I was recently invited to present at a seminar for rabbis wishing to qualify to officiate at kosher weddings. I chose to address the practical side of things, such as meeting with the parents in advance of the event, requesting that all participants switch off their cell phones for the duration of the chuppah, and to ensure the calm for the precious moment the fathers bestow their blessings on the bride and groom. But I also addressed several halachic issues, some of which I will share with you now. (As always: The halachot written here are for general guidance; specific questions should be directed to your community rabbi.)

A Person Who Does Not Know Hebrew Signing the Ketubah

I was once at a nephew’s wedding in South America. We had a dearth of kosher witnesses, since most of the Shabbat observant guests were related to either the bride or the groom and were therefore not eligible to be witnesses.

One of the few men eligible to be a witness was a local fellow known as Reb Avrohom, a very sincere baal teshuvah, whose davening was exemplary, and was every bit an Orthodox Jew. But he had one problem: He had never learned to write in the Hebrew alphabet.

Someone came up with a solution: to draw dots at the bottom of the Ketubah document, and Reb Avrohom would join the dots, thus writing his name.

This method would indeed be acceptable in a get (bill of divorce), but not in any other document, including a ketubah. The rationale is that a get is sometimes drawn up in a state of urgency, therefore the sages allowed certain leniencies in order to expedite the procedure, so as not to leave the woman to be an agunah (a ‘chained’ wife). In other documents, conversely, such a signature is invalid.

Therefore, the correct procedure would be for Reb Avrohom to sign his name in Spanish, which is his mother tongue. Alternatively, he could transliterate his Hebrew name, e.g.: Avrohom ben Mendl.

The Bride Leaving Her Hair Uncovered

Prior to the chuppah (the ‘wedding ceremony’), the groom is led to the bride, and he covers her head and face with a veil. According to some, it is this act which confers the status of “nisuin’”(marriage) upon the bride. Traditionally, the virgin bride would go to her wedding with her hair unbraided. By covering her hair, the groom is saying: “From now on you will have your hair covered, as does a married woman”.

Accordingly, it would follow that from the chuppah onwards, the bride’s hair is covered. This would mean that in the “yichud room” she will switch from her own hairdo to wearing a sheitel (wig). Many brides are daunted by that switchover, and choose to come to the chuppah already wearing their sheitel. To uphold the practice of having the hair exposed for the chuppah, they will expose a few wisps of hair, and then tuck these in after the chuppah.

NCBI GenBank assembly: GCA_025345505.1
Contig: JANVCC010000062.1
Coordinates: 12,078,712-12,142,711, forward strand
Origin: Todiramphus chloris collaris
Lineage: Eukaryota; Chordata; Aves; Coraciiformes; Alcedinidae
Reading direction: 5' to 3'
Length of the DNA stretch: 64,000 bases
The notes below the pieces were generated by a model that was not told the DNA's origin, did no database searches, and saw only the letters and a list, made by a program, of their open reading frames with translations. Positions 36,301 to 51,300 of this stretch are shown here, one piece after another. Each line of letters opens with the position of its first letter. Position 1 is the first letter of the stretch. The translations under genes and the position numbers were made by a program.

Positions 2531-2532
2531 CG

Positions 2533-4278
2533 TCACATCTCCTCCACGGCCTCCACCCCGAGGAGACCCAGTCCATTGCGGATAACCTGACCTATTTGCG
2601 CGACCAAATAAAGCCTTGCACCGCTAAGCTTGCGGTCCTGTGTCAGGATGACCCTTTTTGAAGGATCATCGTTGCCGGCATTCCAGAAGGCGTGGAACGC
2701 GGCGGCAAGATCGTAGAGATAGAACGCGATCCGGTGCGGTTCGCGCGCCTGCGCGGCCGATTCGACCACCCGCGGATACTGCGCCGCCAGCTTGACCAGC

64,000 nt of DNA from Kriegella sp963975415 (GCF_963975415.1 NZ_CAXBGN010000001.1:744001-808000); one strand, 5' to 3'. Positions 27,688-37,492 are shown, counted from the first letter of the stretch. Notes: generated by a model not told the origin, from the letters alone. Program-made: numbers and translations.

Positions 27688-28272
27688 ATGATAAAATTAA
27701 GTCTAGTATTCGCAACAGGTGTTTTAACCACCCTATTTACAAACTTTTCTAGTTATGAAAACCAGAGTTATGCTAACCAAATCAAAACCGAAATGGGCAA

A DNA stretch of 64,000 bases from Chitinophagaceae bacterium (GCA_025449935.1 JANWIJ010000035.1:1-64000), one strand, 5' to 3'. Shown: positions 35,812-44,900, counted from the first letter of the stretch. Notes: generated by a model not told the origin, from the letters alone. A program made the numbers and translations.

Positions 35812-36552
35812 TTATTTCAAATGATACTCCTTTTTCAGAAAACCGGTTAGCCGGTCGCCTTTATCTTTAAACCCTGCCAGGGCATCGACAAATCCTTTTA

Still others rely on the headpiece to suffice “coverage” until the night is over and begin wearing a wig the following morning.

Halachic guidance should be sought as to the practice in your particular community.

When the Wedding Is Done Out of Order

I recalled that in one of the early weddings that I officiated at, the groom slipped the ring onto the bride’s finger, and only then said the words, “Harei at mekudeshet li …” I realized the mistake and consulted the late Rabbi Henoch Padwa of blessed memory, the senior rav in our London community. Upon his advice, I called together the original witnesses as well as the bride and groom. The bride returned the ring to the groom, who then said “Harei at...” and then placed the ring on her finger, after which we all happily proceeded into the wedding hall.

Hearing the Blessings Via Microphones

The sound broadcast by a loudspeaker is not a human voice; it is merely a good replica. In order to to fulfill the obligation of hearing a specific blessing or prayer, it has to the human’s voice that is heard, not the replica. (This is also relevant to hearing the Megillah on Purim or Havdalah after Shabbat over a telephone.)

Another point here is that in order to recite the birchot nisuin, the blessings said at the wedding ceremony, a minyan (quorum of 10 adult males) must be present.

I therefore expressed my concern that at many weddings, following Birkat haMazon, the cup of wine for Sheva Brachot journeys around the hall to honor various guests with reciting a blessing. In tow, however, is the wireless microphone. This means that the bride and groom don’t hear the blessings from a human voice. Furthermore, sometimes the crowd has dispersed by then, and there’s no minyan within earshot of the gentlemen reciting the blessings.

To avoid this problem, I advised that the honorees be invited to step forward to the head table. In this manner, it’s safe to assume that the bride and groom will hear the blessings and they will recited in the presence of a minyan.

As a follow-up, one of the participants pointed out that a similar problem exists at more formal weddings, where the guests are all seated at some distance from the chuppah. It would require extra vigilance to ensure that there is a minyan who will hear the blessings without the loudspeaker system.

Sheva Brachot for One Who Didn’t Eat

As life gets more and more hectic, many people attending weddings will not have “washed for bread.” If honored to recite a blessing after bentching, are they eligible to do so? This question is actually well-debated in contemporary scholars. So, before accepting the honor, make sure to verify what is the accepted ruling in your community.

This last point is equally applicable for the entire week of Sheva Brachot.